It is an undeniable fact that the long-standing policy of Turkish government to supply cheap drugs has many benefits for the budget in the short term. This can be seen clearly in the short term outcomes of the drug budget implementations.

Turkey is an important market for pharmaceutical sector with a population of over 75 million. Government policies that would be implemented in pricing and reimbursement processes may result positive effects to access of medicines in the short term and in the long term, but in order to prevent drug shortages and access to therapies Turkish Government has been taking important decision such as localization of medicines and increasing euro value from 1,9595 to 2,1186 TL.

It is normal to observe a growth in health sector in a country that is growing in economic terms. However, considering the medicine particularly, the limits set by global budget did not seem to correlate with the economic growth of Turkey. The global budget implementation has stopped end of 2014.

‘‘Price’’ stands out as an important element in the plans of pharmaceutical industry to realize new projects and investments to improve the competitiveness of the market and make new investments. Pricing is expected to be based on an equitable, transparent and lucid system. Drug policies are expected to be in same way with the national policy of the country and the parameters of clarity and efficiency, equity and cost should have an impact on all aspects of evaluations from the beginning.

Strict price controls appears to be effective on the point of costs. However, the cheapest price policy as the only policy may have negative consequences in other circumstances, and just because the price planning happen to be successful does not mean a similar success would be reached in total health expenditure as planned. It is a well-known fact that rational drug use comes before drug prices. So, supporting rational drug use is really important. Focusing on demand side for efficiency, equity and quality improvement would give us rational drug use. Innovative drugs will increase drug expenditures in the future (Balçik and Karsavuran 2012).

Determining drug prices is not an easy decision after all and as it is directly affected by the internal dynamics of the country, no country can be expected to have the same conditions as any other country in this respect. However, as an emerging market, one of the priorities of Turkey aimed to be becoming the pioneer country of pharmaceutical market as both a producer and an adminiştrator. This would definitely contribute to the general economy of the country in the long term. It is recommended that the figures which may be a burden on the economy in the short term be compensated in the long term with the investment agreements that will be signed with the industry. At this point, an example action that may be recommended is taking the average of the three lowest drug prices as reference, like in Greece; rather than picking the lowest price.

Greater cross-disciplinary interaction among economists, ethicists, and physicians can help to reduce the disjunction between innovation and access and can improve access and patient care. Increased interaction between experts in this multi-disciplinary area would result in better access to innovative medicines and treatments for patient care together with better management of drug price settings (Lue et al. 2015).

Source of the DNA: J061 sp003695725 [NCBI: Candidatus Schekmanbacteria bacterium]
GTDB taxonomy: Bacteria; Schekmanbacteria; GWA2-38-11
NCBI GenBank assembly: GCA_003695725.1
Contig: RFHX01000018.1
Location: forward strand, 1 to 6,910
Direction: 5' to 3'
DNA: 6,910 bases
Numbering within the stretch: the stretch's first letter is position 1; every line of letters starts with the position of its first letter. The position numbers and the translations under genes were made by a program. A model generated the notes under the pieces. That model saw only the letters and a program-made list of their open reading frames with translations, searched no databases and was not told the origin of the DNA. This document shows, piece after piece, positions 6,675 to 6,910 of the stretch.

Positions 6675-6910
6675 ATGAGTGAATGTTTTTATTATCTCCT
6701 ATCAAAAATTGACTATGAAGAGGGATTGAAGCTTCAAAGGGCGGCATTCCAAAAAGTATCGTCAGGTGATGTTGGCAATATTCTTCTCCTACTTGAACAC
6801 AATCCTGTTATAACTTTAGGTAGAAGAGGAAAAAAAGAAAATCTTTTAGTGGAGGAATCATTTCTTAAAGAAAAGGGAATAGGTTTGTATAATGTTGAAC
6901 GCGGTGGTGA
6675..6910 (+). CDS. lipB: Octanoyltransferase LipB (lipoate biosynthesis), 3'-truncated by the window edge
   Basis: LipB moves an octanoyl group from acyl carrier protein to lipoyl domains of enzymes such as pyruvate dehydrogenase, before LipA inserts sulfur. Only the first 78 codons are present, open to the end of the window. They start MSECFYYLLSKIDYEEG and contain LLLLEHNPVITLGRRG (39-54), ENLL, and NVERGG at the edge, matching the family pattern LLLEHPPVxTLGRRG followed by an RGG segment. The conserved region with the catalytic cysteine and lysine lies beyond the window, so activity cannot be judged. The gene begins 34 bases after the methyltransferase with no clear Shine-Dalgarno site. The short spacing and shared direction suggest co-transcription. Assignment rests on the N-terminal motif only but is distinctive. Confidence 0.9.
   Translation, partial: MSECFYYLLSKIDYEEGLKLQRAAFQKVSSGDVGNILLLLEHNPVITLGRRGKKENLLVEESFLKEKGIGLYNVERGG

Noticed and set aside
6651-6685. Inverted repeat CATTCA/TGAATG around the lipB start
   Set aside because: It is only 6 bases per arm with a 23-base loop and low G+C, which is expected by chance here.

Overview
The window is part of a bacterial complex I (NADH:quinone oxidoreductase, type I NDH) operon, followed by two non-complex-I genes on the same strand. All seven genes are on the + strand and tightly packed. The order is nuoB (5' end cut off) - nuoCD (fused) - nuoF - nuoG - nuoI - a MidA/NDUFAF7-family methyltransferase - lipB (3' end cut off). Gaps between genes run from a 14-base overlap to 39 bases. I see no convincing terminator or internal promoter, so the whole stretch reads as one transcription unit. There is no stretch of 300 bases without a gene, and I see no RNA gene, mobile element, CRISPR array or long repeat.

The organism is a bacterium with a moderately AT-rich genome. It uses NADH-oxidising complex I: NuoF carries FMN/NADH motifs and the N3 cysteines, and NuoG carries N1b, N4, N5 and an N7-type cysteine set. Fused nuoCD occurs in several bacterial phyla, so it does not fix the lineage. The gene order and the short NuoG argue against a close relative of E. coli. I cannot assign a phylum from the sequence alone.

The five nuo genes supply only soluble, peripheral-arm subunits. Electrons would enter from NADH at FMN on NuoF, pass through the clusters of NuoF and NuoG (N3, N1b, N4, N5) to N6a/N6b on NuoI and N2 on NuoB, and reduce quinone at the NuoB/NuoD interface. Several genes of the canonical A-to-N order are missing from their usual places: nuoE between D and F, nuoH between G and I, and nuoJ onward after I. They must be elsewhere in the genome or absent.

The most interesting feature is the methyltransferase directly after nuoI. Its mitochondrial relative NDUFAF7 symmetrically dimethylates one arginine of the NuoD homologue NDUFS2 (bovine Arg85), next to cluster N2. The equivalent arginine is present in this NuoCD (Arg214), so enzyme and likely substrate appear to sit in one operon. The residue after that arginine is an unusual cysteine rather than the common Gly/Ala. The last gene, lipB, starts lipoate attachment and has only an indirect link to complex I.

Creating the inter-ministerial commission and making the pricing and reimbursement decisions through that commission, as seen in the other countries in our study, would minize problems between the institutions and lead to a healthier decision making process. It is thought that employing full-time experts will increase the working capacity and productivitiy of the commission. The primary objective here should be keeping the technical and scientific capacity of the Commission at the highest level, as in other countries. Then it would be feasible to draw clear lines between the health service provision, payer and decision-makers.

Key messages

1. Healthcare expenditures rises in all over world because of expensive therapies

2. Each country has specific regulations and pricing and reimbursement policies of medicines based on economic situation reimbursement methods and market size

3. Reimbursement considerations in EU countries based on economical evaluations and budget impact

4. Pricing and reimbursement policies of medicines should be aimed to show compliance with efficient and sustainable health policies.

Declarations

Authors’ contributions

KA and GO proposed and designed the research; KA done research, analyzed data and wrote paper, GO checked the paper and suggested some points. Both authors read and approved the final manuscript.

Acknowledgements

None.

Competing interests

The authors declare that they have no competing interests.

Open AccessThis article is distributed under the terms of the Creative Commons Attribution 4.0 International License (http://creativecommons.org/licenses/by/4.0/), which permits unrestricted use, distribution, and reproduction in any medium, provided you give appropriate credit to the original author(s) and the source, provide a link to the Creative Commons license, and indicate if changes were made.

Authors’ Affiliations

(1)
Faculty of Pharmacy, Hacettepe University
(2)
Faculty of Pharmacy, Ankara University

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Copyright

© The Author(s) 2016